TALLAHASSEE, Fla. – Even if state regulators signed off on a popular type of card game years ago, that doesn't make the games legal, a Department of Business and Professional Regulation attorney told an administrative law judge on Wednesday.
The case involves Jacksonville Kennel Club, Inc. but could have wide-ranging implications for pari-mutuels throughout the state, most of which are hosting "designated-player" card games --- also known as "player-banked" card games. The games have eclipsed other poker games like Texas Hold 'Em among Florida gamblers, according to industry insiders.
Regulators first authorized the designated-player games, in which a player serves as the "bank," more than four years ago, but in December filed complaints against seven pari-mutuels over the games.
"If the petitioner (the department) allowed something that should not have been allowed, shame on us," Department of Business and Professional Regulation lawyer William Hall told Administrative Law Judge Suzanne Van Wyk during closing arguments Wednesday. "But … are these games legal, or are they not?"
Hall said that the way the games are being conducted --- not the games themselves --- violates state gambling law, which prohibits pari-mutuels from acting as the "bank." Under Florida law, a "banking game" is defined as one "in which the house is a participant in the game, taking on players, paying winners, and collecting from losers or in which the cardroom establishes a bank against which participants play." Pari-mutuel cardrooms are allowed to conduct games in which players compete only against each other.
At the Jacksonville facility, also known as bestbet Jacksonville, designated players who work for third-party companies sit in front of trays of chips but do not actually play the games. Dealers, who work for the cardroom, dole out the chips to the other players at the table. Hall said the Jacksonville facility has essentially established a "bank," even if it does not directly operate it.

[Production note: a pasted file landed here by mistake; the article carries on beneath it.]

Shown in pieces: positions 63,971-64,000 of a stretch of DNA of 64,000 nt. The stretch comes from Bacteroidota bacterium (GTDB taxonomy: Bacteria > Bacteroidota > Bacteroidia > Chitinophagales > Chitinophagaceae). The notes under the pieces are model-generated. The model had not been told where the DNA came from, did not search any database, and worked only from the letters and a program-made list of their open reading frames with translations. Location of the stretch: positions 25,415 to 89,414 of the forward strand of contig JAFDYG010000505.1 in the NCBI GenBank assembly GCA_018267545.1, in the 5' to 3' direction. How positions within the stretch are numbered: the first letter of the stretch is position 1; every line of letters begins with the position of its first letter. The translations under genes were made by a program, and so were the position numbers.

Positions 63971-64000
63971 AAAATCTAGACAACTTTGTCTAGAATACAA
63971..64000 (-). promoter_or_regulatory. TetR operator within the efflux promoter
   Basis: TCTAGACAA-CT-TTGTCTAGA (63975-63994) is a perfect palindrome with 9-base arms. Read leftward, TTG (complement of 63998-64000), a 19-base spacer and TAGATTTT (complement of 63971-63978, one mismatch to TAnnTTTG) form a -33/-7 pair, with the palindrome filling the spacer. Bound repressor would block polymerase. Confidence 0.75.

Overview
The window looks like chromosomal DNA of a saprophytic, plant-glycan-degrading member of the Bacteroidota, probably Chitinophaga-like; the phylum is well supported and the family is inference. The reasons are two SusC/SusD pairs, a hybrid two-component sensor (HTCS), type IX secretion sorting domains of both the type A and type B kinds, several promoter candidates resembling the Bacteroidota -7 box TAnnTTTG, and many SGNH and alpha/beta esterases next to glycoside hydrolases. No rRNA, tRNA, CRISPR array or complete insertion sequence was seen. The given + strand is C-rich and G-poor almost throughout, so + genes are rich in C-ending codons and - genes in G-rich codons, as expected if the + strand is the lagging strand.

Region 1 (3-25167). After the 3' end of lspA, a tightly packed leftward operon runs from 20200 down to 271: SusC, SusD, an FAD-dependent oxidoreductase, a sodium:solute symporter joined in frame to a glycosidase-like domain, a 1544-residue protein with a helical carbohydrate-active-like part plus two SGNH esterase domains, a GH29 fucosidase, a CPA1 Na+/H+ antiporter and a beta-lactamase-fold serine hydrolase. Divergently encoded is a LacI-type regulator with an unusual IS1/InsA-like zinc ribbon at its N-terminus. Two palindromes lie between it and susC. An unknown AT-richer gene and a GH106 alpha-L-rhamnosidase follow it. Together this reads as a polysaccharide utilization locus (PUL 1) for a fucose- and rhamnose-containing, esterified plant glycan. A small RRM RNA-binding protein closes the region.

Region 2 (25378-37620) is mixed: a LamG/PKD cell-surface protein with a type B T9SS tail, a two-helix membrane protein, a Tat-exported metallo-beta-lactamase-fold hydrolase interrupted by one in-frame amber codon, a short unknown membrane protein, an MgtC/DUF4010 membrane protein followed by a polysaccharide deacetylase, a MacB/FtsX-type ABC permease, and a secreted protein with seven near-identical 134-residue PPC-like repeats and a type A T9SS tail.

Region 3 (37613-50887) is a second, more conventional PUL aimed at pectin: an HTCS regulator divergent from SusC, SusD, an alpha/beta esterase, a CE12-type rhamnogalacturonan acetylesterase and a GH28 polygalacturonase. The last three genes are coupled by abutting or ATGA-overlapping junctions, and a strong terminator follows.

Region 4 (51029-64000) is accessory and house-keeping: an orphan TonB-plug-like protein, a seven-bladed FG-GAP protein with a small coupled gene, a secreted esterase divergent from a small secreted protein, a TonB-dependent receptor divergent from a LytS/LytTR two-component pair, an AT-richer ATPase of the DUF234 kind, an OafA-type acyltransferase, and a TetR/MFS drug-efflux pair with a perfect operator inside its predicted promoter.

"If a mannequin was sitting in the designated player's seat, or you just put a Coke can there, the games would play no differently than if a living, breathing, human being was sitting there. They'd play the exact same way. Literally, all the designated player does is sit next to the chips," Hall said."Can that person legitimately be called a player?"
Companies, or individuals, must pay $30,000 to act as the designated player at the Jacksonville cardroom. But other cardrooms are requiring a $100,000 buy-in, according to testimony in the Jacksonville case. More than half of Jacksonville's designated players work for a company called Elevated, LLC, the facility's vice president of poker operations, Deborah Giardina, testified Tuesday. Pari-mutuels are paid by designated players a percentage of the amount bet on the games.
But John Lockwood, who represents the Jacksonville facility, argued that the law is open to interpretation.
"Nowhere does it say you cannot play designated player games. Nowhere does it say you cannot play player-banked games. This is simply an interpretation of the phrase 'or in which the cardroom establishes a bank against which participants play,' " he said.
Regulators in February sent cease-and-desist letters to six designated-player companies, ordering them to "cease conducting business activities related to the providing of designated players for the establishment of a bank in licensed cardrooms in this state."